When my mother was growing up, she dreamed of attending medical school and becoming a doctor. But before the day of the khastegari, the family roundly dismissed this possibility, on grounds that my mother scarcely had control over. As she entered adolescence, it escaped no one’s notice that she was becoming a rather spectacular beauty. Had she been born a generation earlier, when it was unheard of for women to attend college, her luminous, fair skin and slender figure might have conferred some advantage in the only realm in which she could compete, the marriage bazaar. But for a young woman born in the late 1920s, a time when patriarchy was slowly loosening its grip on Iranian society and a few women were being admitted into universities, her good looks were a liability to any ambition greater than marriage.
She did not wear the veil, for her family was not so traditional as to insist that its girls cover their hair. But she did witness the banning of the hejab, as part of the modernization campaign launched by Reza Shah, who crowned himself king of Iran in 1926. Turning an expansive country of villages and peasants overnight into a centralized nation with railroads and a legal code was a complex task. Reza Shah believed it would be impossible without the participation of the country’s women, and he set about emancipating them by banning the veil, the symbol of tradition’s yoke. Reza Shah was the first, but not the last, Iranian ruler to act out a political agenda—secular modernization, shrinking the clergy’s influence—on the frontier of women’s bodies.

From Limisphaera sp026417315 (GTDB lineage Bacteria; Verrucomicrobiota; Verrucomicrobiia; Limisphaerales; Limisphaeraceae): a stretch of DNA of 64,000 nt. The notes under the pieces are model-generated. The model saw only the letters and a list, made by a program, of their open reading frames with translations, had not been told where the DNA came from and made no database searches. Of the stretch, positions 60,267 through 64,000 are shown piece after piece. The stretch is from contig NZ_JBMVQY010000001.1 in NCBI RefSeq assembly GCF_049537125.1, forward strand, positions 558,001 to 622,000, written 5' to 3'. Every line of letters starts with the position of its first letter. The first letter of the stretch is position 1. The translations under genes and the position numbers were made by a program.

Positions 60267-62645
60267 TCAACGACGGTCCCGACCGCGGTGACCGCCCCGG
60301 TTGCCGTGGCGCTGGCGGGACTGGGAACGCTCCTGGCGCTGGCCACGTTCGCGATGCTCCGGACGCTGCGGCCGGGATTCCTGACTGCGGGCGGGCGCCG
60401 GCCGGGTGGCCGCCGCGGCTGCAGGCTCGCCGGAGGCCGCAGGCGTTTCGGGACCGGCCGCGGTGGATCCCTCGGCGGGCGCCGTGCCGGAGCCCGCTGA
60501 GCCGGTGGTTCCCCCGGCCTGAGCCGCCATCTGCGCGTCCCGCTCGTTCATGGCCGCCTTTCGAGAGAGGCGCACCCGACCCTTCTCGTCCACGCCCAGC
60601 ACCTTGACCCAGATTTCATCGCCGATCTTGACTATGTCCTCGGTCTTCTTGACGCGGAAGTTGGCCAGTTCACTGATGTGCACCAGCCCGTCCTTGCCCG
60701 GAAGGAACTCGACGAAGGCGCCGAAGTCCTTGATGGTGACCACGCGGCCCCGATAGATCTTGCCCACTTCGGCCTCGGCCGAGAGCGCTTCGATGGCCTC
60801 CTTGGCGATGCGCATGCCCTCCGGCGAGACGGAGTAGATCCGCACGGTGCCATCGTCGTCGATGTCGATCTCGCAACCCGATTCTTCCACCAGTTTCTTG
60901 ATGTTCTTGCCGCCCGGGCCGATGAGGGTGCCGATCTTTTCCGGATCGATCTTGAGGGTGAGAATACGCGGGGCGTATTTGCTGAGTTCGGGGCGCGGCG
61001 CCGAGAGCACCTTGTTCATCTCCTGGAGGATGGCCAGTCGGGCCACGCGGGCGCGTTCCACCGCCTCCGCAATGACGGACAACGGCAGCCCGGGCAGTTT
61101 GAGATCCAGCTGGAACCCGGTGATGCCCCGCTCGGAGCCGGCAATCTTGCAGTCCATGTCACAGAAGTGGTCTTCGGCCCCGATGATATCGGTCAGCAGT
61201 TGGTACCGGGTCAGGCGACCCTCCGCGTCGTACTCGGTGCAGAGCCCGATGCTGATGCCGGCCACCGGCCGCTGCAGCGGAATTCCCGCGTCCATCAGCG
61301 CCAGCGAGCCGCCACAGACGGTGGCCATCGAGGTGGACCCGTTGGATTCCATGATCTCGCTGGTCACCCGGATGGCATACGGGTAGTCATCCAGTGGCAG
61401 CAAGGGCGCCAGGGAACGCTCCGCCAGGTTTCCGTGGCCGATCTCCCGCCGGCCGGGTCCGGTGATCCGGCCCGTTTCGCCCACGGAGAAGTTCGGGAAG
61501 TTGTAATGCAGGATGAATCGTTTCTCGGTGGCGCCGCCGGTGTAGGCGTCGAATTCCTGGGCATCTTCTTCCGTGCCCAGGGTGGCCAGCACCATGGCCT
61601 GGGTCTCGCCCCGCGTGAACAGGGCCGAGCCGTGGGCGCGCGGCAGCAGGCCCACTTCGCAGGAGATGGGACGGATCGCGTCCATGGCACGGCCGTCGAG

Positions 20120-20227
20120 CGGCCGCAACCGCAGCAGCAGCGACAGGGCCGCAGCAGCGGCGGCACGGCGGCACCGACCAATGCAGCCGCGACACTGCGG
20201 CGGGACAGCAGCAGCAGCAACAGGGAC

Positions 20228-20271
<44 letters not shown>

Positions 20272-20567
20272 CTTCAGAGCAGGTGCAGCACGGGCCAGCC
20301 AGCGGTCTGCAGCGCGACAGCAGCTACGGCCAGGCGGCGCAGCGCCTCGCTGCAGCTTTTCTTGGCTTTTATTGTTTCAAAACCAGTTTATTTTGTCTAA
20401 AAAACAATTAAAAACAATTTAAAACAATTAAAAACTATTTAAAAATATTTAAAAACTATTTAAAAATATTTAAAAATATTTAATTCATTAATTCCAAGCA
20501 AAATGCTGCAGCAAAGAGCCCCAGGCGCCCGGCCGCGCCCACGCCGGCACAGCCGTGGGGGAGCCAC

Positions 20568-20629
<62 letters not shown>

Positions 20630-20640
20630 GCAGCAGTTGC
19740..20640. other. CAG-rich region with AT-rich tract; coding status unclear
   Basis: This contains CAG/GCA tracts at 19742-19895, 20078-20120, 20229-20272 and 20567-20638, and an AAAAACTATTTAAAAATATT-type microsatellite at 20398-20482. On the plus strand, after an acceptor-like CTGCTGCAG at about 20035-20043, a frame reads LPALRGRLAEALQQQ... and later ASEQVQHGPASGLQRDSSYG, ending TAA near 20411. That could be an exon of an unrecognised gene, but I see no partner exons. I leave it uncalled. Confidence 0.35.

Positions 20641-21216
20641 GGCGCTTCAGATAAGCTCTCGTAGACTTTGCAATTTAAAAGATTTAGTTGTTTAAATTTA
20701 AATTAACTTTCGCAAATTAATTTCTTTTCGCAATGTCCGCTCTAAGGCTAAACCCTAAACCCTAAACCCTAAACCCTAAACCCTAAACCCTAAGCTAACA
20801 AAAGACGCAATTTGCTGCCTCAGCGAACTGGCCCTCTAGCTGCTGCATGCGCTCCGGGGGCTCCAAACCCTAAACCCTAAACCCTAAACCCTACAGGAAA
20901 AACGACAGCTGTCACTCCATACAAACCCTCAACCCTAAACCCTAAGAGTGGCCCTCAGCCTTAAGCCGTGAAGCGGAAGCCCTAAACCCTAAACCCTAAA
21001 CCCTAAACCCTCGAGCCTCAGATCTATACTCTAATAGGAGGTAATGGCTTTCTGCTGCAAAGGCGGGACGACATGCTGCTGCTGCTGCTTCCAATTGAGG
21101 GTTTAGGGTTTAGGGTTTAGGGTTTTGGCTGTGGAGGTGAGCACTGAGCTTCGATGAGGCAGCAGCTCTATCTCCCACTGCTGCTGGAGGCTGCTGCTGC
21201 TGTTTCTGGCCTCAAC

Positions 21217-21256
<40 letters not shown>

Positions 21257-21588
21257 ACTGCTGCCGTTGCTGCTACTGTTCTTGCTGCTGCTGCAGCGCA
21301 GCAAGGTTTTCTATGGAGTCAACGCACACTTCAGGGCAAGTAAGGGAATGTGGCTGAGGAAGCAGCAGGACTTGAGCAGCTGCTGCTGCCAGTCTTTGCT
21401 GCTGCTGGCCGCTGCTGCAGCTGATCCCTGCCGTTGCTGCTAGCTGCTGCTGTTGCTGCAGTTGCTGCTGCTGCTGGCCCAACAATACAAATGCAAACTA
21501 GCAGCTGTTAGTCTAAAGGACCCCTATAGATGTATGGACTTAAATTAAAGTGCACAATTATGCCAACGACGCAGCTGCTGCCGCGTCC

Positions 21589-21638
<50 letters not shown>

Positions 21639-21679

Circumstance and era conspired to keep my mother from a university education, but at least she ended up marrying a man as unpatriarchal as could be imagined, for his time. My father was serene by temperament, controlled his anger without fail, and could never be provoked into raising his voice. When upset or irritated, he paced the house with his hands behind him or methodically rolled a cigar, extracting tobacco from a silver case carefully, using the time to still his mind and raising his head only when he was fully composed.
He was born into a wealthy family, to a landowning father who served as a colonel in the military, in the late days of the Qajar dynasty, the monarchy that preceded Reza Shah’s. My grandfather married a Qajar princess whom he loved dearly, but who could not bear him children. After painful years of trying, he finally relented to the insistence of his brothers and, with his wife’s approval, acquired a second wife, Shahrbanu, who gave birth to my father and uncle. My grandfather passed away when my father was seven, leaving Shahrbanu alone with two children. The relatives fought over his will and eventually stripped the widowed Shahrbanu of much of his property and wealth. Indignant, she decided to fight back. She traveled to Qom, Iran’s holiest city and home to the country’s seminaries, hoping to find clerics who would help her secure custody of her children and the holdings that remained. With their assistance, she managed to keep her two sons, as well as assets enough to meet the family’s basic needs. In those days, women’s consciousness of their rights was limited to their intuitive sense of right and wrong; they would not have conceived of petitioning a legal system for redress, and instead appealed to influential men in society—often clerics, seen as a resource for battling injustices large and small—to advocate on their behalf.